190 How to kill a painting

It’s been a while since my last post. I have been painting and sketching but I’ll just post my painting progress this time.
I liked a photo posted by Crispur2005 for the 2 hour challenge on Wetcanvas last weekend so after making a quick sketch I decided to go with it.


Pretty crummy I know but it does get better 🙂 I drew a bit better looking model on a sheet of Arches 300g about 28 x 40 cm and added some washes. Actually overdid some of them. The colour didn’t do it for me though.


So I tried to add more colour and bit more interest in the background using gouache. This is where it all goes wrong. I lose the looseness of the initial painting.


After I  posted it on Wetcanvas I  got some great feedback and suggestions. Common faults that I really should know better. Feet too small, head too large. I know I don’t take the time to stand back from my work. Must remember to do this. So back to the board.  I killed it with a layer of white gouache and restated some lines with  a bamboo pen. I actually don’t mind this – looks like it’s re emerging from the mist.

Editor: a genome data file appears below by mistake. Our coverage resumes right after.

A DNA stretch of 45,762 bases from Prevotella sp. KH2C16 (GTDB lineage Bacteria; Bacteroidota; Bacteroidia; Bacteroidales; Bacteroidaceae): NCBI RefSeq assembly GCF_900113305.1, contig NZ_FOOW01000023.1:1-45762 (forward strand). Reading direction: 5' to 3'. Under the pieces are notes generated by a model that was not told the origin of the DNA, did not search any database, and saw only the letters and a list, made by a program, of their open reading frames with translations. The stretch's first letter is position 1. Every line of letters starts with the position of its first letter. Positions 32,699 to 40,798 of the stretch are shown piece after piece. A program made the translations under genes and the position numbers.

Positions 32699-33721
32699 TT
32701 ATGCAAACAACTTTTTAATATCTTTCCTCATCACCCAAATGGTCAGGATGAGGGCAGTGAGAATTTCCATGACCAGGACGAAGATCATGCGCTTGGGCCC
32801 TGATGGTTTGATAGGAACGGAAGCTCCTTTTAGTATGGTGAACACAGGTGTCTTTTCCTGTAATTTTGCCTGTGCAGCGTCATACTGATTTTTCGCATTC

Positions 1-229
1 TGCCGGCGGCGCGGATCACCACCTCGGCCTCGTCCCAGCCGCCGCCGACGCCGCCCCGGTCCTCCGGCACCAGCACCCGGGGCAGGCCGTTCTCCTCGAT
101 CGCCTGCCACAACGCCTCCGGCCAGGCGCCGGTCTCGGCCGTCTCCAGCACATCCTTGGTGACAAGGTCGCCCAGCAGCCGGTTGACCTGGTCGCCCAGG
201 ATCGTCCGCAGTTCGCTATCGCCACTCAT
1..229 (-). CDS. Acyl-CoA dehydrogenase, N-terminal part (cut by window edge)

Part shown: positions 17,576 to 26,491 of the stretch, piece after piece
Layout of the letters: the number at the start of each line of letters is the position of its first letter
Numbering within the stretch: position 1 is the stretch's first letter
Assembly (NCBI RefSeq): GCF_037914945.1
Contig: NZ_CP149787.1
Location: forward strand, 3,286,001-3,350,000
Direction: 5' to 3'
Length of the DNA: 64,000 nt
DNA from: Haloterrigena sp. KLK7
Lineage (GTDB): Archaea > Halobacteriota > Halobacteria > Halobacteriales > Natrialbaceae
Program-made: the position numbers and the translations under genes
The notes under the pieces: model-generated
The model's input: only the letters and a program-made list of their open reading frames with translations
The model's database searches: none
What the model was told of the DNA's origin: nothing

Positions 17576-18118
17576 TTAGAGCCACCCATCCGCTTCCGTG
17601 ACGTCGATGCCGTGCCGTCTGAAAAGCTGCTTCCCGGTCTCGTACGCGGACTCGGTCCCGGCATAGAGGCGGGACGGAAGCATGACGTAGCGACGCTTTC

But I can’t leave things alone so more gouache again. I’m letting  this one sit for a while. It may get more work, it may not. The great thing about gouache is that I can come and add or subtract, draw over it or even repaint the whole lot out and start over again.



6 thoughts on “190 How to kill a painting

  1. This is an awesome post! Thanks so much for sharing your process. I’d be happy with every one of these as I’m not don’t draw people that well (I never get proportions right!). I actually love the one coming out of the mist, but all versions are super beautiful and interesting to look at!

  2. Thank you for showing us your process! I love seeing how the painting evolved, and your thoughts between each version. This is super helpful! For what it’s worth, I think I like the looseness of the second painting. Perhaps the feet are too small and the head too large, but people show up in real life that way, too. 🙂 Different versions will appeal to different people for different reasons, I’m sure. The important thing, it seems, is that you learned a ton about process and about what YOU like and don’t like, which I think is the most important “north star” by which to steer in the creative process. Kudos, and thank you!

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